17 relations: Bow (rowing), Coxed four, Coxed pair, Coxless four, Coxless pair, Coxswain (rowing), Drag (physics), Eight (rowing), Port and starboard, Racing shell, Rowing (sport), Sculling, Single scull, Stroke (rowing), Trireme, Wave-making resistance, World Rowing Championships.
In rowing, the "bow" or sometimes "bows" of a boat is the forward part of the hull, the point that is most forward when the vessel is underway.
A coxed four is a rowing boat used in the sport of competitive rowing.
A coxed pair is a rowing boat used in the sport of competitive rowing.
A coxless four is a rowing boat used in the sport of competitive rowing.
A coxless pair is a rowing boat used in the sport of competitive rowing.
In a rowing crew, the coxswain (or simply the 'cox', or 'coxie') is the member who sits in the stern (except in bowloaders) facing the bow.
In fluid dynamics, drag (sometimes called air resistance, a type of friction, or fluid resistance, another type of friction or fluid friction) is a force acting opposite to the relative motion of any object moving with respect to a surrounding fluid.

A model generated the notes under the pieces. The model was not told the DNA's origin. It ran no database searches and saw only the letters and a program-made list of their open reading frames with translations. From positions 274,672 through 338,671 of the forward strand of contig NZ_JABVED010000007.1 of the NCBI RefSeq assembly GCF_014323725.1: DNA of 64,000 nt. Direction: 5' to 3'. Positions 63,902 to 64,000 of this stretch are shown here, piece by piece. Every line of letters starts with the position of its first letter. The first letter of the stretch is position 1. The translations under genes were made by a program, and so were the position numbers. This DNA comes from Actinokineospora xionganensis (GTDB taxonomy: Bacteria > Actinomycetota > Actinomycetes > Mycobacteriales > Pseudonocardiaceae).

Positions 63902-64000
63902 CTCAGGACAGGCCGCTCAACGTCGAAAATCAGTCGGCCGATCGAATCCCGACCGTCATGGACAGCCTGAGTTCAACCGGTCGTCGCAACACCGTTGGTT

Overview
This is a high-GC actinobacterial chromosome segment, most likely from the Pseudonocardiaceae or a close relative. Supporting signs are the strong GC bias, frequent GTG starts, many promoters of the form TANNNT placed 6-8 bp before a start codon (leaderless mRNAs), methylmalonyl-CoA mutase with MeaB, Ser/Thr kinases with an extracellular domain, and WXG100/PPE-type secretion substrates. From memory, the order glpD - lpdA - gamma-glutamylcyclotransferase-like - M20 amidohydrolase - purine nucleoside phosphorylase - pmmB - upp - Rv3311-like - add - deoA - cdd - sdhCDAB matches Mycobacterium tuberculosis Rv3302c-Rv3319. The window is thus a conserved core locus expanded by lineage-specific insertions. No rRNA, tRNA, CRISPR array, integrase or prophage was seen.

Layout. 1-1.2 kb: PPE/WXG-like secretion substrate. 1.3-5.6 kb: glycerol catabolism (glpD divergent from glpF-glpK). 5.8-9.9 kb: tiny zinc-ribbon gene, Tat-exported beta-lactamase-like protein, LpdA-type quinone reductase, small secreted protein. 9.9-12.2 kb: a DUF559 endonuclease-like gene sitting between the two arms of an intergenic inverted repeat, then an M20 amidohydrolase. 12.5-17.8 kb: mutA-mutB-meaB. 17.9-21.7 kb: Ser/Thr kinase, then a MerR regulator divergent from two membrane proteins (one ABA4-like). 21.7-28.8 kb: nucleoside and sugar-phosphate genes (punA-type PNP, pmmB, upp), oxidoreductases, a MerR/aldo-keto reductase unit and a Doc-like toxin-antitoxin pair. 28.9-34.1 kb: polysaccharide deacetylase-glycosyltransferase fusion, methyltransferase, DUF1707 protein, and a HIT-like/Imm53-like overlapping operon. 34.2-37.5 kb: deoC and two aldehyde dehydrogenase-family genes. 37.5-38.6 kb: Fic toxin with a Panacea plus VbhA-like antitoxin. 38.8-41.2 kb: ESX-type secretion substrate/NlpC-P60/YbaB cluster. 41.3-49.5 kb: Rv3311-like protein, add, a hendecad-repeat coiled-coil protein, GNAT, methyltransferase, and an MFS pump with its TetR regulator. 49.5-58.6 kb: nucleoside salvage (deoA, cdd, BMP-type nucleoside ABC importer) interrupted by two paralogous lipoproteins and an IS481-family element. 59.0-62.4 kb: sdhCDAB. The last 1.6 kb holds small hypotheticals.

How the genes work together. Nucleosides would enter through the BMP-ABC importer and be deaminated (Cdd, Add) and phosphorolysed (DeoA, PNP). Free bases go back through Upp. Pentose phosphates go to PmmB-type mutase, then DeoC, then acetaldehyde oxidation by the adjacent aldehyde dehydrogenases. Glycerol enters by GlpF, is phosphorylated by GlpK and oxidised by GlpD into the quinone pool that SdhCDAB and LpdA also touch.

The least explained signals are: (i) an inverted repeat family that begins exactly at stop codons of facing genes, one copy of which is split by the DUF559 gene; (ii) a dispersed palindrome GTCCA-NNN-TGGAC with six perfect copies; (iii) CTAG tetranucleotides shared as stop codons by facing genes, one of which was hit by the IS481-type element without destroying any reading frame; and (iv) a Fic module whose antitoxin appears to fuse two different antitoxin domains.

An eight is a rowing boat used in the sport of competitive rowing.
Port and starboard are nautical and aeronautical terms for left and right, respectively.
In watercraft, a racing shell (also referred to as just a fine boat (UK) or just shell) is an extremely narrow, and often comparatively long, rowing boat specifically designed for racing or exercise.
Rowing, often referred to as crew in the United States, is a sport whose origins reach back to Ancient Egyptian times.
Sculling is the use of oars to propel a boat by moving the oars through the water on both sides of the craft, or moving a single oar over the stern.
A single scull is a rowing boat designed for a single person who propels the boat with two oars, one in each hand.
In rowing, stroke is the action of propelling the boat with oars, and also a rower seated closest to the stern of the boat.
A trireme (derived from Latin: trirēmis "with three banks of oars"; τριήρης triērēs, literally "three-rower") was an ancient vessel and a type of galley that was used by the ancient maritime civilizations of the Mediterranean, especially the Phoenicians, ancient Greeks and Romans.
Wave-making resistance is a form of drag that affects surface watercraft, such as boats and ships, and reflects the energy required to push the water out of the way of the hull.
The World Rowing Championships is an international rowing regatta organized by FISA (the International Rowing Federation).